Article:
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In an article entitled Thematic Paradigm, Professor Robert Ray discusses the importance of the American film industry to the portrayal of a world based on patterns and ideas. He dwells on the general traits of American film heroes. According to Ray, motion pictures are plentiful in various kinds of brave characters, that is, the official hero who is more of a family guy and the outlawed hero who is more individualistic. He often distinguishes a hesitant individual who is always opposed to being taken to action (Ray). The ideals and values assigned to the various kinds of heroes portrayed in the films have had a profound effect on society, considering the contrasting identities they represent. The author's view of the heroic characters in American movies is correct and makes a good judgment on how film reflects the community through audacious personalities.
Different courageous personas are vividly portrayed in various American motion pictures. For instance, an outlaw hero is described in the movie “Con Air.” Nicholas Cage, the main character, observes that “somehow they managed to get every creep and freak in the universe on this plane” (West). Since Cage is among the criminals, his qualities are viewed as that of an outlaw hero. Cage plays a dangerous criminal that somehow manages to save some of the prison warders and crash lands the hijacked plane full of convicts. Also, in the film 12 Monkeys (Gilliam) Bruce Willis who is a prisoner is selected to travel back in time to get the cure for the deadly virus that is almost wiping out humanity.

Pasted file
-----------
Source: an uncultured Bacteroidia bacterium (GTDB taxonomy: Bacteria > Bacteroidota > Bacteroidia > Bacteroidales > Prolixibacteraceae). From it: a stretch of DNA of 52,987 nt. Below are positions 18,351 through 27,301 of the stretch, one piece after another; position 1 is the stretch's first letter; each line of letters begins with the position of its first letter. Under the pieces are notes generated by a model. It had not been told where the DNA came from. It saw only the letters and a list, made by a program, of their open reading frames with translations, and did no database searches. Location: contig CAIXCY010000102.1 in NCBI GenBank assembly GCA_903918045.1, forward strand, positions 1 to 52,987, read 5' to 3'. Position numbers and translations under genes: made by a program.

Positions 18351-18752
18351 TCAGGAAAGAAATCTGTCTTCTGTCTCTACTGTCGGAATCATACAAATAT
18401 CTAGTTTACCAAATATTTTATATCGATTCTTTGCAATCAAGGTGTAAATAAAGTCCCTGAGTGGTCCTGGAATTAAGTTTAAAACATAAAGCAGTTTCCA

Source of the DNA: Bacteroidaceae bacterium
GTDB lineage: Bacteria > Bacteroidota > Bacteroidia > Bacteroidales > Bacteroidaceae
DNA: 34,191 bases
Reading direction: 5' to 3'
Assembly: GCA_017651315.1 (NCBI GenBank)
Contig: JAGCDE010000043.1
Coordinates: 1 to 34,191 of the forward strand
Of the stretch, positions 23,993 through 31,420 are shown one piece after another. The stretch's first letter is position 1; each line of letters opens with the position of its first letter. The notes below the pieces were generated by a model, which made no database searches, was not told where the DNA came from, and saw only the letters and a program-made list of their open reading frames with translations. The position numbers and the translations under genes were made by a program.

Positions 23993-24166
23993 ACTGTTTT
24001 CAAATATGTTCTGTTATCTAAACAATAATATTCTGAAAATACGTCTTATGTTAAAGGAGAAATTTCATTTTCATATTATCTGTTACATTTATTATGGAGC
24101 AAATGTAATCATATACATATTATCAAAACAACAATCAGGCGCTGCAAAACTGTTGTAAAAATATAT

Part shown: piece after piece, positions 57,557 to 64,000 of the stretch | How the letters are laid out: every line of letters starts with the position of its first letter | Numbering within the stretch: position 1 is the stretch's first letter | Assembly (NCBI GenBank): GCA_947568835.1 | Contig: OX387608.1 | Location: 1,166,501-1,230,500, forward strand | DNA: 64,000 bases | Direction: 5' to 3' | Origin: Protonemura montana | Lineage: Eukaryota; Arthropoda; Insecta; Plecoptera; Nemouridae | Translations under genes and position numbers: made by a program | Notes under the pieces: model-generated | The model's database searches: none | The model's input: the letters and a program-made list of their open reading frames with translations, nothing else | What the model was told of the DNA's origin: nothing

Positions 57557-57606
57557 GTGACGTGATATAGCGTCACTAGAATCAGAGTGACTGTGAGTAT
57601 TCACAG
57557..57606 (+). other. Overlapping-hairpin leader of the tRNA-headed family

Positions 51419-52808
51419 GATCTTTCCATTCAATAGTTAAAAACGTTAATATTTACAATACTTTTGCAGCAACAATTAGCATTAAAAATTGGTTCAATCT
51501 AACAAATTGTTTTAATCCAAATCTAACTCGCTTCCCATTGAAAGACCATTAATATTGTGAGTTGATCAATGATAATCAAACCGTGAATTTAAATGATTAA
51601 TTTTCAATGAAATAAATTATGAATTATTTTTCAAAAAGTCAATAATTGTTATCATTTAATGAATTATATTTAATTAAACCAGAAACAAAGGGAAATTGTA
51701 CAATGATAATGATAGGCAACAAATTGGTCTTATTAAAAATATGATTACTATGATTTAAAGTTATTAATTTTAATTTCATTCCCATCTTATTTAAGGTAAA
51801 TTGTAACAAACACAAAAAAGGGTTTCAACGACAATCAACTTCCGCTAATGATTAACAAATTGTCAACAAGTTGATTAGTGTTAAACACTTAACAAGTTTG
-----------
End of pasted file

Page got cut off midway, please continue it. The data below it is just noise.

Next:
The American film industry has undoubtedly been inspired by its social culture, hence the repeated employment of classic heroes. For instance, in the film Die Hard (McTiernan) John McLane features a reluctant heroic persona whose only interest was to celebrate the Christmas Eve with his family. He is, however, drawn to action by Hans Gruber who is a former West German radical political group. Consequently, in the Commando movie (Lester) Arnold Schwarzenegger fulfills the reconciliatory pattern of success that is expected of a hero by defeating the alien. By creating contrasting characters for both the hero and the villain, the mentioned above films have achieved fundamental social psychological patterns among American viewers.
Professor Robert Ray’s observations on how society influences the American motion pictures industry are, in my opinion, justified. Many traditional films set in America often portray both the official hero and the villain. The former is frequently described as being civilized and a family guy. The latter, on the other hand, is presented as individualistic. In Raiders of the Lost Ark (Spielberg) Indiana Jones acts as a typical American hero traveling and embarking on various adventures during his archeological expeditions. Indiana Jones flies to South America, Egypt, and Tibet to retrieve the Ark of the Covenant. He portrays heroic character that is keen to outsmart Nazis villains. Once again, the audience expects the hero to win in every occasion. Toht, from the film, observes that “You, Americans, are all the same. Always overdressing for the wrong Occasions” (Spielberg).
Taken together, Robert Ray’s view of the influence of American society on its film industry is easily traceable in various movies recently produced. However, the impact seems to go both ways. Some films, for instance, science fiction movies have also influenced the way the American society views futuristic issues such as the apocalypse.
12 Monkeys. Directed by Terry Gilliam performance by Bruce Willis, Universal Pictures, 1995.
Commando. Directed by Mark L. Lester, performance by Arnold Schwarzenegger, 20th Century Fox, 1985.
Con Air. Directed by Simon West, performance by Nicholas Cage, Touchstone, 1997.
Die Hard. Directed by John McTiernan, performance by Bruce Willis, 20th Century Fox, 1995.
Raiders of the lost Ark. Directed by Steven Spielberg, performance by Harrison Ford, Paramount Pictures, 1981.
Ray, Robert B. “The Thematic Paradigm.” Np, nd Web (2005).
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